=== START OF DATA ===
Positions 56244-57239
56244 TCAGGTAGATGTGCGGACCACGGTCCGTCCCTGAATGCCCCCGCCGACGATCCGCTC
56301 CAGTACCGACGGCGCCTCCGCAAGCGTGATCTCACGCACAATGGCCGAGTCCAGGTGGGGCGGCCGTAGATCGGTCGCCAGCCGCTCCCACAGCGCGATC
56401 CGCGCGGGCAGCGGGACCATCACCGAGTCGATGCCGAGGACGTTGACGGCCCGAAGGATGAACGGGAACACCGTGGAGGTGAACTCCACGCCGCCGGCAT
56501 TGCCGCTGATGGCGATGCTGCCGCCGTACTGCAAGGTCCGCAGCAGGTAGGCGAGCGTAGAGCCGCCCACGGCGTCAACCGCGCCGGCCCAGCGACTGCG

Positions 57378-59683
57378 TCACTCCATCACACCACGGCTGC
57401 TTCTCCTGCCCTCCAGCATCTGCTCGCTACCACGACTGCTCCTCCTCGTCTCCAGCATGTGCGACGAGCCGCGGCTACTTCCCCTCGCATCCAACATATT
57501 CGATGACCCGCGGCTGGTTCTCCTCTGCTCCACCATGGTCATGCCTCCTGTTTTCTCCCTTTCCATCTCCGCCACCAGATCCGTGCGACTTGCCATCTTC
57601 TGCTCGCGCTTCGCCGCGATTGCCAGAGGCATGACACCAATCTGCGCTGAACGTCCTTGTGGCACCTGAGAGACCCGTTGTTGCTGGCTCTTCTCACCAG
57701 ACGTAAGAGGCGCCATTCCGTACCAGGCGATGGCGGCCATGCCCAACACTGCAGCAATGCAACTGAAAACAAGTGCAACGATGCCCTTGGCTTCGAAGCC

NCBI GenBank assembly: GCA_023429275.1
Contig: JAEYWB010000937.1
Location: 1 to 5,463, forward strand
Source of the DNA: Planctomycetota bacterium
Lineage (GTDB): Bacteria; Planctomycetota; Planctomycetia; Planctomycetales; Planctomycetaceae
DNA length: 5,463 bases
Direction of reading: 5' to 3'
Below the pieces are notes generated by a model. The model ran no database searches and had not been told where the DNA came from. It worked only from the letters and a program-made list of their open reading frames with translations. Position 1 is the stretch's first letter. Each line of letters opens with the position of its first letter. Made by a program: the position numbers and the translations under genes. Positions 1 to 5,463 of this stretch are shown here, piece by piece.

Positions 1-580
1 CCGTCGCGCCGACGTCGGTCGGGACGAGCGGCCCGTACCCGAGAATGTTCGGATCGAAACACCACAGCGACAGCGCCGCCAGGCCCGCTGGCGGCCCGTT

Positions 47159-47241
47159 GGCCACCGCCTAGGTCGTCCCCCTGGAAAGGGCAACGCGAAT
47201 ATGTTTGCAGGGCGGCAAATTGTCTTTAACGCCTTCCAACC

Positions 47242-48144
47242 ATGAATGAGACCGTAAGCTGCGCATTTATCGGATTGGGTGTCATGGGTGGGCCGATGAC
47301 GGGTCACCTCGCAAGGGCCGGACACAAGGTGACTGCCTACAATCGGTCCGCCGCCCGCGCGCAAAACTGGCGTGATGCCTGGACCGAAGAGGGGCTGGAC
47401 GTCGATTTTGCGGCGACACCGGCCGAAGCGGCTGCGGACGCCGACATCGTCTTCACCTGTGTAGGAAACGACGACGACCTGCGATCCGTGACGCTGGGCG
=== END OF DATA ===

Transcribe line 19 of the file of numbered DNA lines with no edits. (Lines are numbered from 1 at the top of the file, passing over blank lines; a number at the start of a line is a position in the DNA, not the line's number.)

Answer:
Below the pieces are notes generated by a model. The model ran no database searches and had not been told where the DNA came from. It worked only from the letters and a program-made list of their open reading frames with translations. Position 1 is the stretch's first letter. Each line of letters opens with the position of its first letter. Made by a program: the position numbers and the translations under genes. Positions 1 to 5,463 of this stretch are shown here, piece by piece.